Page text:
Even with the generous $5 million estate tax exemption under current law (indexed to $5.25 million for 2013 and $5.34 million for 2014), some heirs will still be walloped by the federal estate tax. When the tax applies, the rate is a flat 40%.
Strategy: Use the installment method for paying estate tax.
With the installment method, the family can stretch out payments for as long as 14 years if business interests comprise a substantial portion of the deceased’s estate.
Here’s the whole story: Normally, estate tax must be paid within nine months of death. However, if the estate qualifies, a special election can stretch out annual payments for 10 years following a deferral period of five years. Technically, the maximum deferral period is 14 years, not 15, because of the way the payments must be structured.
This estate tax break is available only if the estate includes a farm or closely held business with a value exceeding 35% of the “adjusted gross estate” (i.e., the gross estate value minus any expenses, debts and losses). For this purpose, a closely held business may include:
- A sole proprietorship
- An interest in a partnership if 20% or more of the total capital interest in the partnership is included in the gross estate, or if the partnership had 45 or fewer partners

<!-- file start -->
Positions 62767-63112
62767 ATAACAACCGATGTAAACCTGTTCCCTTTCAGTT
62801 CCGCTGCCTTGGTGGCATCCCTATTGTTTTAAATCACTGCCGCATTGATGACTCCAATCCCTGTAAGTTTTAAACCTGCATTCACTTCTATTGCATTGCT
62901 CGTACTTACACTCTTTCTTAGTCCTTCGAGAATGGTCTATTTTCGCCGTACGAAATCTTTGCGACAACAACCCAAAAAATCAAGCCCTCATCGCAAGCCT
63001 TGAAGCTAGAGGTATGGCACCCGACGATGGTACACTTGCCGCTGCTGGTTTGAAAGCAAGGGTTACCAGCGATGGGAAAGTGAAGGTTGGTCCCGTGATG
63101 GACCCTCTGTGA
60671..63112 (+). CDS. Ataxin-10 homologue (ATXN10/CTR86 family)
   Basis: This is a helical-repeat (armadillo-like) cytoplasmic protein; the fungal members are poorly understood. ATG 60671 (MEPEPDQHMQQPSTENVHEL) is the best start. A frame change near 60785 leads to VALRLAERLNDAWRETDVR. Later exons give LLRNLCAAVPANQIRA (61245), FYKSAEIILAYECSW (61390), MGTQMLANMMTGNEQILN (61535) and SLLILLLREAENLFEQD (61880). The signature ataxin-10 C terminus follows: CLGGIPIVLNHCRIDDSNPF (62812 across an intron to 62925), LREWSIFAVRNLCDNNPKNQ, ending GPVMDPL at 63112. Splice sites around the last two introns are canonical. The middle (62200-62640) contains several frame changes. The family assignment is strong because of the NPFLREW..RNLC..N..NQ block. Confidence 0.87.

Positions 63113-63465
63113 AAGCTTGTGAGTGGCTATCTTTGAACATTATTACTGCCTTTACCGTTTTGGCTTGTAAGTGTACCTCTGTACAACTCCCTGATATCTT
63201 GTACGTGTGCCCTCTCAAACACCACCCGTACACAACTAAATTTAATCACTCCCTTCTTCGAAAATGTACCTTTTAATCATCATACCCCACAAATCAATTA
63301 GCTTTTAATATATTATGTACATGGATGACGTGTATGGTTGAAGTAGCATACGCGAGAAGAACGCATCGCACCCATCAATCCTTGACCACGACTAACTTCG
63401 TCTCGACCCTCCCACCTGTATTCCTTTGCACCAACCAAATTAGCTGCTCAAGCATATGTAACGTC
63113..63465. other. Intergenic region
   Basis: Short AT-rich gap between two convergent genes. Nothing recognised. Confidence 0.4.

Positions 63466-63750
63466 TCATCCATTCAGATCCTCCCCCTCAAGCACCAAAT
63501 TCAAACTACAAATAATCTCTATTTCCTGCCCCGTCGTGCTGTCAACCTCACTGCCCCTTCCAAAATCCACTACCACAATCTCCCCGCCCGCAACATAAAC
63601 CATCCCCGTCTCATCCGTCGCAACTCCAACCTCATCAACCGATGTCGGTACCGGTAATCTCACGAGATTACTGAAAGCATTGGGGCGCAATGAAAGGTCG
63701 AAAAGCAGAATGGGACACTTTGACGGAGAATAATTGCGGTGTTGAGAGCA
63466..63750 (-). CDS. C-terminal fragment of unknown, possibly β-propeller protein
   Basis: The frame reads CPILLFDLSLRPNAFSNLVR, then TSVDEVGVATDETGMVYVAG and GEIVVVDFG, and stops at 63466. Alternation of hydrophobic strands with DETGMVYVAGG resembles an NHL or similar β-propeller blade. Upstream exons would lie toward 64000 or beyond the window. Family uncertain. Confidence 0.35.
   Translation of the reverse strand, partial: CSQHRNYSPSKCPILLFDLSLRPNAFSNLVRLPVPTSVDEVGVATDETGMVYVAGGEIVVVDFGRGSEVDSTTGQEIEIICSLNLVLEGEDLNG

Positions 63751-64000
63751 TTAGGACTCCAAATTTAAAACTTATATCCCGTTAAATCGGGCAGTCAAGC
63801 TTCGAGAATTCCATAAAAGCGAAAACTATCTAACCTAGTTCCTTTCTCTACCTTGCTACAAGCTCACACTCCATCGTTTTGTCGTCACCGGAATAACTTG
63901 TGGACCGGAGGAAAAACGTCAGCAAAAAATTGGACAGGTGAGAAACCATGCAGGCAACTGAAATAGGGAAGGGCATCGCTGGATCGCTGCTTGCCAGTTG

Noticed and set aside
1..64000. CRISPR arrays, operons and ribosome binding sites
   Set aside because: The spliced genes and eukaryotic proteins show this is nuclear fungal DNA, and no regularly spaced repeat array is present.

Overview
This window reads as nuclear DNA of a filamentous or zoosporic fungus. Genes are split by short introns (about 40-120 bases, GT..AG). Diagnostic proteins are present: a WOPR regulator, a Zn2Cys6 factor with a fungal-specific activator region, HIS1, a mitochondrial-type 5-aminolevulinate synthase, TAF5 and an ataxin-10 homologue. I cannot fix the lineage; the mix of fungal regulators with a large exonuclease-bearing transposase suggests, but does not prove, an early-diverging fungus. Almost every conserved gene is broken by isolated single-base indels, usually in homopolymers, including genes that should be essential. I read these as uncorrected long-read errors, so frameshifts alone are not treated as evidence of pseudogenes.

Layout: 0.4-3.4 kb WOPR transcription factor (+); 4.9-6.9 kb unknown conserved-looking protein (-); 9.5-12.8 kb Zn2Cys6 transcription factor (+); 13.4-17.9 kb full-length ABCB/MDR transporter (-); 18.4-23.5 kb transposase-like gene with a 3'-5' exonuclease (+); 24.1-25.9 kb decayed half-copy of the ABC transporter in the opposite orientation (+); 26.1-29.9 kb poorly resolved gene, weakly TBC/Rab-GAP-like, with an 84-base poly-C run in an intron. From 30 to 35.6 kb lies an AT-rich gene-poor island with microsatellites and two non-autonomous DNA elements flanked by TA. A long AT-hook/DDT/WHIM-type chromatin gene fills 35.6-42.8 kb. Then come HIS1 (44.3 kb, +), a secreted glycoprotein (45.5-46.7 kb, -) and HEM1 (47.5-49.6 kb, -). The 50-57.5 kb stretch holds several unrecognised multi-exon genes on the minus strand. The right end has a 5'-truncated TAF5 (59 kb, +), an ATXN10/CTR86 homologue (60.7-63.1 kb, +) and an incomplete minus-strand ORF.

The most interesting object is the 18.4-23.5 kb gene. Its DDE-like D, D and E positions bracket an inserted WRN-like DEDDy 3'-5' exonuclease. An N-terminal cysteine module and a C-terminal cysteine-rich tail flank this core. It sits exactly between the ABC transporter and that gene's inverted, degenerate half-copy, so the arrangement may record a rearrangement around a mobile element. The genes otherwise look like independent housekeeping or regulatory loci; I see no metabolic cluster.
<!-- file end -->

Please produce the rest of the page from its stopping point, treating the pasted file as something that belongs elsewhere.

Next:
- Stock ownership in a corporation if 20% or more of the value of the voting stock is included in the gross estate or if the corporation had 45 or fewer shareholders.
The estate tax deferral applies only to the tax attributable to the closely held business interest(s). For example, if the interest(s) represent 50% of the gross estate, 50% of the estate tax can be spread out over the 14-year period. The remaining 50% must be paid within nine months of the estate owner’s death.
If the election is made to extend estate tax payments, the heirs will owe interest annually on the unpaid portion of the tax. However, the estate is required to pay just a 2% interest rate on the amount attributable to the first $1 million (indexed to $1.43 million for 2013 and $1.45 million for 2014) of the taxable value of the business interest.
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